Archive for the ‘Steven Holl’ Category

If Barack Obama were a building…


what building would Barack Obama be?

I was inspired to ask this after appearing on Frances Anderton’s Design and Architecture on KCRW radio to talk about Barack Obama and design. Since, well, you know, this.

One Beautiful! reader suggested

Steven Holl’s addition to the Nelson Atkins Museum in Kansas City.
I like the comparison. This is contemporary, yet well rooted. Shining forth. Full of culture. Energy efficient. Holds many ideas and is capable of doing many things at once. Works with nature. Very open.
Another reader suggested something like this

If so, I hope it’s high-speed rail, well-designed infrastructure, plus broadband and alternative energies.

Would he be

a Louis Sullivan? Every inch “a proud and soaring thing, rising in sheer exultation” as Sullivan wanted his tall buildings to be? Sullivan, a transplant to Chicago, like Obama, certainly gave us optimism and the highest American democratic ideals. But his late nineteenth-century work came at a time of prosperity; and he wanted his tall buildings “without a single dissenting line.” Not sure that’s Obama.

How about

Unity Temple
Frank Lloyd Wright
Oak Park, Illinois

Historic, new, original. A hybrid of two cultures, east and west. Tall, looks outward, radiates energy outward across the land. Radical, yet rooted. Modern yet traditional. Like Sullivan, Wright proclaims Emersonian American ideals. Seems to keep a lot to itself, kind of cool on the outside, a heck of a lot going on in the inside.

Let’s compare Obama to a more contemporary building.

What building do you think Barack Obama would be?

— Read part two here. —

A few months ago, I wrote about Obama and columns.


Upscale China


There it is, through the grey Beijing dust and smog, Steven Holl’s “Linked Hybrid.” Housing for Chinese, or anyone, who can drop about a million bucks on a place in the Chinese capitol.

Through the construction gate you see a typical Chinese construction site. Teeming with activity, messy, dusty, and a combination of the latest technologies and underpaid, (very) manual laborers. They often live on or near the site. In cramped, and worse conditions. The developer will pay a penalty if many units are not ready for people to move in in two months! Hire more low-paid workers. Holl’s office says the units will be ready.

The colors are going up in the window frames. That’ll look good even from the highway – look for “Linked Hybrid” when you drive in from Beijing airport – it’s on your right, about three-quarters of the way into town. Beijing’s smog makes everything look dirty quickly, but Holl’s office says these panels will be washed frequently, and automatically. The colors, he says, are based on the bright yellows and reds and blues at Chinese temples- (do watch this video. of Steven Holl talking about this project. It’s really great.) -such as the newly repainted for Olympic visitors Temple of Heaven in Beijing.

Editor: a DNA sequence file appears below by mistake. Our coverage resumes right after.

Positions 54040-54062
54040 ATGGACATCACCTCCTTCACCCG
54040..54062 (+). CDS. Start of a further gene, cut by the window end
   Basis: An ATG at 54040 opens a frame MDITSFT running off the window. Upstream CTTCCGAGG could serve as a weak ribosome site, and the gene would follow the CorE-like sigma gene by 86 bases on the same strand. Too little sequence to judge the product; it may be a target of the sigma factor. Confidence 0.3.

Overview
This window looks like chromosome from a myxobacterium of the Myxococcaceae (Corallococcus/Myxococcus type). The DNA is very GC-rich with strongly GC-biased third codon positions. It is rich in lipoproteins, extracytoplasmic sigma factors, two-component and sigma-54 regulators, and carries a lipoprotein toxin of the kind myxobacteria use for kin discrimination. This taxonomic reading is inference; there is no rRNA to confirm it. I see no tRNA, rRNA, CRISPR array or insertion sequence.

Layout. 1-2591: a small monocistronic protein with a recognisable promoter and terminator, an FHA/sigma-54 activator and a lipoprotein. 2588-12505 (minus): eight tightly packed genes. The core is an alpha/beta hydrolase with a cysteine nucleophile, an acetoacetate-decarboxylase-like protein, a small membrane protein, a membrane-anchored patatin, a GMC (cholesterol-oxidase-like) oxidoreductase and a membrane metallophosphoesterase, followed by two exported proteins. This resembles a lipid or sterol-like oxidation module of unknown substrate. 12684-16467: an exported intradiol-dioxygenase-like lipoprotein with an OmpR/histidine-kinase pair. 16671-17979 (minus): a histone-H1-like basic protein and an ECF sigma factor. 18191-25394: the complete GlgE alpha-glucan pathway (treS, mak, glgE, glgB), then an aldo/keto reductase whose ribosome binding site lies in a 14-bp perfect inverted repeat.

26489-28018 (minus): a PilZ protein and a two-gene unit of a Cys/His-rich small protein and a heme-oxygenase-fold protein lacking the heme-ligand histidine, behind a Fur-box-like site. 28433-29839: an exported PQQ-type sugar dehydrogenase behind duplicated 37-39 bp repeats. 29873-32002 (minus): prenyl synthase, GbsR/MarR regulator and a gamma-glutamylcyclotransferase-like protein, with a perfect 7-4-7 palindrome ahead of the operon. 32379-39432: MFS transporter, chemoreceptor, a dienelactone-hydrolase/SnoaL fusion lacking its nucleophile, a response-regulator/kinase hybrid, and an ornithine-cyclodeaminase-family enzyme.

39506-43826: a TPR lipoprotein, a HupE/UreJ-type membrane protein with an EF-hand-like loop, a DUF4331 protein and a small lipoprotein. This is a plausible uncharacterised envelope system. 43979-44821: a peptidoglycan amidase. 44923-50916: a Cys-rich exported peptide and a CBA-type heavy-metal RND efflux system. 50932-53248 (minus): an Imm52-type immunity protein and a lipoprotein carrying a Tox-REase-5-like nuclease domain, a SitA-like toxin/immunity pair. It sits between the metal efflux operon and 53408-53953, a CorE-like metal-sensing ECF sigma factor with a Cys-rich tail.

The palette may be based on those temples, but it also bears strong resemblance to a previous Holl project, one I very much admire, Simmons Hall, a dormitory at the Massachusetts Institute of Technology.

Still, the colors should look nice and open and close and change and merge as you move past the building on bicycle, or more likely for now until China comes to its senses- by car.

The skybridges are supposed to be for the public. With cafes, a pool, etc. I wonder how long public accessibility will last there, in this project for the wealthy?

When Holl was given the project, he was told to design for a previous scheme of eight towers, eight being lucky for the Chinese. He added the skybridges. His office says they showed the Chinese developers their designs and expected some “dumbing-down” or cost-cutting, instead they were told that construction would start quickly, and if Holl could make his moves any more radical to go ahead and do so. China – the land of ‘anything goes.’ Also in this high-end multi-use project are cinemas, a Montessori school, public parks, and more. Steven Holl already has more work in China, bigger projects than this one. Four of his are planned to open between now and 2010. The mixed-use “Linked Hybrid” in Beijing, “Chengdu Project” in Sichuan, and “Vanke Center” in Shenzen (near Hong Kong), and the Nanjing Museum of Art & Architecture. And he’s gone green in the land of grey air. He incorporates green roofs, natural light, high-performance glass, energy-efficient technologies, geothermal energy and large ponds to harvest recycled rainwater. Grasses and lily pads create a natural cooling effect.

But don’t count on the wealthy residents using much natural ventilation since the Beijing air is so bad- polluted, dusty, windy, hot and cold. What more could you ask for?

While I think these projects are exciting, and I applaud the green features, it must be said that China ought to preserve more of its traditional housing forms. The lower, courtyard buildings. Some preservation is going on, but more could be saved rather than all the bulldozing of them that I see. The remaining ones should be renovated. And then, some new, profitable, grand-scale model for housing is needed, rather than towers; something closer to traditional Chinese life.

A very thin man I met in this Shanghai courtyard

took me into his home,

proud of his original tile floor.

“Why would you take anyone into this dump?” his wife scolded him.

While not romanticizing, I think I’d rather look out from their terrace than out a window at “Linked Hybrid,” even onto the planted roofs than Holl’s firm is designing.